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  • Ian Ritchie : Unlimited

Slash & burn

Ease up on the pedals, ram raiders. Dot.coms are so ten minutes ago. If you want to make really serious web dollars just turn off your monitor and go down to the wire.

THE E-COMMERCE BOOM is now well into its gold rush stage, as new players try desperately to land-grab areas of commerce for themselves. But there is an old saying about the gold rush: if you really want to make money, get there early and sell shovels. So, who is actually making money out of e-commerce? Here are my top ten:


The e-commerce boom is so explosive, and there are so few people with any relevant experience that practically anybody who can spell “www” is in huge demand. Headhunters are charging up to 50% of first year’s remuneration — next time you get a call from one, ask for a piece of the action.


Cybersquatters are people who have registered domain names and then sell them out to the highest bidder. The domain name was sold for $7.5 million and the web site, has over 300,000 other domain names for sale. But maybe the boom times are over; a New York teenager who registered the web site was taken to court by Morgan Stanley Dean Witter and the big guys won. He’ll need to find another way of paying himself through college.


Companies such as UPS, FedEx and DHL are booming on the back of e-commerce. UPS delivers 12.4 million packages worldwide daily and on-line shopping is fuelling the biggest boom they have ever seen. On the back of all this, the 93-year old UPS went to a $5.47 billion flotation, the largest ever, for only 10% of the company. I’ve got a suggestion — how about delivering in the evening when most of us are actually at home.


Demand for internet issues show no sign of waning, and the sponsors are doing well. More than 200 Internet companies went public in 1999, raising about $20 billion. The management are locked in and can’t usually sell their stock, but the advisers get their bag of cash straight away. That’s the way to do it.


60% of all the venture capital invested in 1999 went to Internet companies, five times more money than during 1998 at around $32 billion. In the current climate many of these companies went pronto for an Initial Public Offering so that the vcs could cash out for a quick killing.


Crooks still make money the old fashioned way — they steal it! Leaving aside the anonymous hyping of stocks on bulletin boards (and if you are daft enough to buy some of those, I’ve got a bridge over the Forth I’d like to sell you) traditional crime is moving into the new economy too. Expedia, the leading on-line travel agency, announced in March that it will take a $4- $6 million charge in its accounts to cover the cost of purchases made by stolen and false credit card numbers. Officially, the credit card companies say that on-line fraud is similar to telephone or mail order selling, but off the record, they are scared.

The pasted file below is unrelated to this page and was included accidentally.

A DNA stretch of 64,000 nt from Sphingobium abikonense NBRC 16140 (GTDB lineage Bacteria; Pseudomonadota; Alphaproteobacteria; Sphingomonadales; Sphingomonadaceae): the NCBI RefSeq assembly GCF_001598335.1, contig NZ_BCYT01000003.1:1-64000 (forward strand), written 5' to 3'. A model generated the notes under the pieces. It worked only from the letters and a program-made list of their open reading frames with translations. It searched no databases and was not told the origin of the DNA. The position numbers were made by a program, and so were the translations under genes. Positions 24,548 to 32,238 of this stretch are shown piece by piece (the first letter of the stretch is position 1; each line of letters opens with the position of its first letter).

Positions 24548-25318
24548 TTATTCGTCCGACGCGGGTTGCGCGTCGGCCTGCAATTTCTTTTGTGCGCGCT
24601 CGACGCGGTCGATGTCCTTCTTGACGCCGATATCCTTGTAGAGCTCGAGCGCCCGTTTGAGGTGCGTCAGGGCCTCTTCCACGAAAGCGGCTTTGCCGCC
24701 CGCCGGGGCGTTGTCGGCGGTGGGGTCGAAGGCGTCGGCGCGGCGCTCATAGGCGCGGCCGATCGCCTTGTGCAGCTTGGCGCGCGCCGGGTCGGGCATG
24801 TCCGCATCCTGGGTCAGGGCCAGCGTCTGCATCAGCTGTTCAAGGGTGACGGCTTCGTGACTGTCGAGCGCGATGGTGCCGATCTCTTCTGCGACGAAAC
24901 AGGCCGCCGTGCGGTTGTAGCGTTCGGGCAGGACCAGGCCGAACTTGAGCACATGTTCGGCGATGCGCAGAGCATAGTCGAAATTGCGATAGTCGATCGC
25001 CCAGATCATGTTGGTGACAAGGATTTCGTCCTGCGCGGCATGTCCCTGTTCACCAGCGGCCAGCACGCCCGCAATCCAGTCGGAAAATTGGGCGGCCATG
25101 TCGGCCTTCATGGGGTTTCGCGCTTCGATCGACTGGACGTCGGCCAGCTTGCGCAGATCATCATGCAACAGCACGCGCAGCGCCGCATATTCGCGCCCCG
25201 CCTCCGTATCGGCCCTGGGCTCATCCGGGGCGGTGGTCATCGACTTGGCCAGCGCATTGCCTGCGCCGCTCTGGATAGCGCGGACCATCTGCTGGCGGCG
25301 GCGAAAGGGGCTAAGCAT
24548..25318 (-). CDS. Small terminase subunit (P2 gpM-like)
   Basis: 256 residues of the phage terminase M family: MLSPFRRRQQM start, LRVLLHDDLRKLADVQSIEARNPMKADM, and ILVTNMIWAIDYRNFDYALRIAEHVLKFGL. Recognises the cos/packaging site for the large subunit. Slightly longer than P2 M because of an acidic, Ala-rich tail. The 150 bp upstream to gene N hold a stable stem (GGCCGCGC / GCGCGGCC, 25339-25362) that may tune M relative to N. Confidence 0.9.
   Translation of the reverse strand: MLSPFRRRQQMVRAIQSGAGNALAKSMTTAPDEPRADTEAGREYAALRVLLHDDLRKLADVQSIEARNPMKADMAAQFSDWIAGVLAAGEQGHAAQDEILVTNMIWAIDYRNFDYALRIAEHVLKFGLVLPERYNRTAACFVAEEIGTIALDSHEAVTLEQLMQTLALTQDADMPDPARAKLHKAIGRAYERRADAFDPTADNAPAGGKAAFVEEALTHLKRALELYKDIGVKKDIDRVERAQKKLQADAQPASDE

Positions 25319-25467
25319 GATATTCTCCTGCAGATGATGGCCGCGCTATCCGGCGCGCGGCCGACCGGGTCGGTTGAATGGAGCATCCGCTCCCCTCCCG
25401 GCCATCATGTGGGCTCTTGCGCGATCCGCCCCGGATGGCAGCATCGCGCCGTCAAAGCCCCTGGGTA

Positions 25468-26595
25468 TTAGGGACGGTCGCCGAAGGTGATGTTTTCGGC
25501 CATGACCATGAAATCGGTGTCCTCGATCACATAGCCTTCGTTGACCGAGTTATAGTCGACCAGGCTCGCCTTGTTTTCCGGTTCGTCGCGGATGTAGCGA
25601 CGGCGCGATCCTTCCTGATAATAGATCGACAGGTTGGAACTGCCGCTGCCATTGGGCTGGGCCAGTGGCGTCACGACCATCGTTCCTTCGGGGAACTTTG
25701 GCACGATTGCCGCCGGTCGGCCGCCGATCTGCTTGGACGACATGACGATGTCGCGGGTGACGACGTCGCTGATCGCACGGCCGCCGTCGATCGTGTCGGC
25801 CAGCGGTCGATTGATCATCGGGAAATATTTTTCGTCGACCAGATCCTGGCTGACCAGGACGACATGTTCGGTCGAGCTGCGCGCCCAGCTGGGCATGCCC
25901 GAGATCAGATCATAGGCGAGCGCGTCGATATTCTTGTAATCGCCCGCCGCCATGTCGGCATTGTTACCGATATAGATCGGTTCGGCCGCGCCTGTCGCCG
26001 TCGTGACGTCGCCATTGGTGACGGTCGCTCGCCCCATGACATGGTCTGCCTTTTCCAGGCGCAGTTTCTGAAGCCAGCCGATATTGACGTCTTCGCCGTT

Have you heard the one about the company that did an IPO on Nasdaq, and promptly blew half of it buying three television adveitising slots during the SuperBowl? “Whatever you have, spend less,” said Dr Johnson, but then he wasn’t running In the last quarter of 1999 Freeserve spent £5 million on advertising itself, about £1.30 for every £1 of gross profits. The equivalent value for was £8, and auction site spent a whopping £46 on advertising for every £1 of gross profit it made. The real winners out of this game are advertising agencies, radio and television broadcasters and that bit of the old economy: posters stuck to billboards with paste.


Cisco, which controls over three-quarters of the kit that powers the Internet is now breathing down Microsoft’s neck for the position of world’s most valuable company even though it has 10,000 fewer staff. To ensure it maintains its position it has set aside $io billion to buy other companies. By these standards, acquiring Cumbernauld-based Atlantech this year for $200 million was small change.


Companies that specialise in m&a are booming as more and more of the old economy wake up, think they are being left behind and that buying a new economy company might be an answer. M&A deals in 1999 amounted to $1.2 trillion, more than the combined total of every other year during the ‘90s. Commission on all that would be around $60 billion, so it’s no wonder the Christmas bonuses were so good.


For any of the above to work, your computer needs a telephone. The winners in the new economy have been telcos, and old monopolies around the world have been milking it for all it is worth while they can. BT still makes £2 billion profit – that’s over £5.5 million a day, or £60 a second, and a huge chunk of that is down to your computer ‘calling home’ to its ISP.

So are companies like, and Freeserve making any money? Are you joking? In the last quarter of 1999, Amazon lost $323 million. Mind you, at Amazon’s results announcement chief executive Jeff Bezos did actually bring himself to talk about future profits.

Everybody was so stunned its share price promptly went up by $2!

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